What is it worth to the Davison County Commissioners to have a key rural road re-open three months earlier than planned? About $33,000.
That’s what the board voted to do on Tuesday, opening up its checkbook to allow for a key bridge project to be completed sooner, even if it’s a bit of a gamble at this stage.
A 4-1 vote on Tuesday authorized moving ahead on design work for a bridge south of Mount Vernon, destroyed by floodwaters in 2019. The vote allows $33,343 in design work for the replacement culverts for the bridge to take place this winter, potentially moving up the completion date of the 397th Avenue bridge, 5 miles south of Mount Vernon to August 2021. Otherwise, the bridge would likely not open until November 2021, Davison County Highway Superintendent Rusty Weinberg said.
The idea for the county to take on the design work was that of Weinberg and Commission Chairwoman Brenda Bode. Bode said having the project done in August is key for farmers bringing grain and livestock to market and is also a critical school bus route. Bode said those two groups of individuals are her impetus to try to have the bridge done as soon as possible.
Commissioners Bode, John Claggett, Denny Kiner and Kim Weitala voted in support of the design work. Randy Reider was the lone opposing vote.
A hydraulic study was conducted earlier this year and the plan is for the bridge to be rebuilt with box culverts and precast concrete. The plan would be for the project to be bid in early 2021 and work to take place next summer. The county is pursuing a state Bridge Improvement Grant to help cover the costs of constructing the bridge.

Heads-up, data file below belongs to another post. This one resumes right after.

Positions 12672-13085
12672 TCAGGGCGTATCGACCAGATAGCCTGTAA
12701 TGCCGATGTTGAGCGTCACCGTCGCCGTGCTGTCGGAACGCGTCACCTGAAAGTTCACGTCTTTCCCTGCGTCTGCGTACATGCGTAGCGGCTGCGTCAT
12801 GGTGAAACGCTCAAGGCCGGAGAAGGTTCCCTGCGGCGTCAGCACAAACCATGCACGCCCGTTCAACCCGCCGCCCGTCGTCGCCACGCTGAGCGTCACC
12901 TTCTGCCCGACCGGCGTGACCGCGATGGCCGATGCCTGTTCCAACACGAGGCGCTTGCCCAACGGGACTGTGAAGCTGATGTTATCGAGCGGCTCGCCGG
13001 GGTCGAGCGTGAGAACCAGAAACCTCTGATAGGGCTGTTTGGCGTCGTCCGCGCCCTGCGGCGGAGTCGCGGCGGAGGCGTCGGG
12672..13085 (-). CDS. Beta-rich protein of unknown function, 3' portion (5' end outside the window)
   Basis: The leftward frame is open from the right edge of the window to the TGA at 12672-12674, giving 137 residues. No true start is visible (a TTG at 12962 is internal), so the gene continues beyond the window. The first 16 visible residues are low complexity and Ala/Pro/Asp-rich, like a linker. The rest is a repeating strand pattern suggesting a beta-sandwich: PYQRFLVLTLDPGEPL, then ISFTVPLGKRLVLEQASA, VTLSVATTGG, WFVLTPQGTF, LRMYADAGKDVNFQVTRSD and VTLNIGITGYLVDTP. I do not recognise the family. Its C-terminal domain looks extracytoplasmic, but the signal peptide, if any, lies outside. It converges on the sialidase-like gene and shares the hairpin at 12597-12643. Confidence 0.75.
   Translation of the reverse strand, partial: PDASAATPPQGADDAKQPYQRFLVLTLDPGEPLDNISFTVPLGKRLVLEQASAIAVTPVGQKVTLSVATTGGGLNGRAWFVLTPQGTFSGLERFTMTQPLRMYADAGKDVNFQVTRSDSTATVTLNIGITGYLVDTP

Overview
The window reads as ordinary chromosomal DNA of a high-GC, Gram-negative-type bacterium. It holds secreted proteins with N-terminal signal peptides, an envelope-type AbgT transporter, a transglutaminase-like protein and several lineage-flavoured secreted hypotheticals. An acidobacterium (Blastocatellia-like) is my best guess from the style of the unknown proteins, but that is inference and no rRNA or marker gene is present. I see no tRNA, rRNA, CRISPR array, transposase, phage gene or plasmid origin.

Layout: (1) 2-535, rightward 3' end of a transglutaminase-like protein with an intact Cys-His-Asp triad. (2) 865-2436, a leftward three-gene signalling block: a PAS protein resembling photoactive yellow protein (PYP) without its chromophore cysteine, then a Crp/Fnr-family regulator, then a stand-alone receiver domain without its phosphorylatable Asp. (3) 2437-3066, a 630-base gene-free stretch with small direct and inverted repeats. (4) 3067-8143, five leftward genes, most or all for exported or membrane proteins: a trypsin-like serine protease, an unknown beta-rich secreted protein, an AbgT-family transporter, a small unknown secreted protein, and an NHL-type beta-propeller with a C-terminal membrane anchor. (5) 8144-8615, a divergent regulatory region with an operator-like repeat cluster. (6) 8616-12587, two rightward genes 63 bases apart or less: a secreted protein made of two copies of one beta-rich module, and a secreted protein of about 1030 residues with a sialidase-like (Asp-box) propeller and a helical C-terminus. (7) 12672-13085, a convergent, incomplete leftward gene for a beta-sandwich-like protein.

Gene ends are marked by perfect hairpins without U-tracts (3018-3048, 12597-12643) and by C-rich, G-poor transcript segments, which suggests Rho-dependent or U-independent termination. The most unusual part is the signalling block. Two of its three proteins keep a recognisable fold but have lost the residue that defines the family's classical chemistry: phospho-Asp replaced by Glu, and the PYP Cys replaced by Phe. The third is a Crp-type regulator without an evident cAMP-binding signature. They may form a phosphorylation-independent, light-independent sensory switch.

“Rusty brought up perhaps we should look at starting this on our own,” Bode said, explaining the process to the board. “It would be at taxpayer expense. Does the gain outweigh the expense? For me, if I could say that come August, that it’s done, then it does. It’s pre-harvest and it’s also pre-school. This is a real issue for school buses, mail delivery, for everything. But we would have it for those two key components.”
If Davison County waited longer to start the design process, there would be a chance to get some of those costs reimbursed, but the bridge would remain out longer, likely to November 2021.
In his opposition to the plan, Reider said that he appreciated the effort that went into the plan but couldn’t support the plan because the funding from the state isn’t a guarantee.
“It’s an important road with a lot of traffic, no doubt about that,” Reider said. “I have heartburn about throwing $35,000 or $40,000 at a maybe, given how topsy-turvy the last eight months have been. The only reason we’re spending that money is for a few extra months’ time. I haven’t reached that line where I think that’s worth it.”
Traffic count data from the South Dakota DOT from 2017 indicates that the road averages about 340 to 420 vehicles on it between Mount Vernon and 265th Street.
Given the South Dakota Department of Transportation’s Bridge Improvement Grant criteria, which is scored out of 100 points, the project has about 68 points out of 100, according to Weinberg. Based on past years, a project with that score is nearly a lock to receive BIG funding.
“The question is the dollars plus time and timing,” Claggett said. “I don’t know what the best way is.”
Davison County has had huge success with the BIG program, receiving nearly $3.4 million in state funding for nine different bridge projects around the county since 2016, with $3.27 million going toward rehabilitation or replacement, according to an analysis by the Mitchell Republic.
If Davison County wasn’t selected for a BIG grant for the construction work, it could cost the county $300,000. Bode said it’s a scary proposition but the county should be confident the project will be funded because it has the importance to residents and there’s a demonstrated need.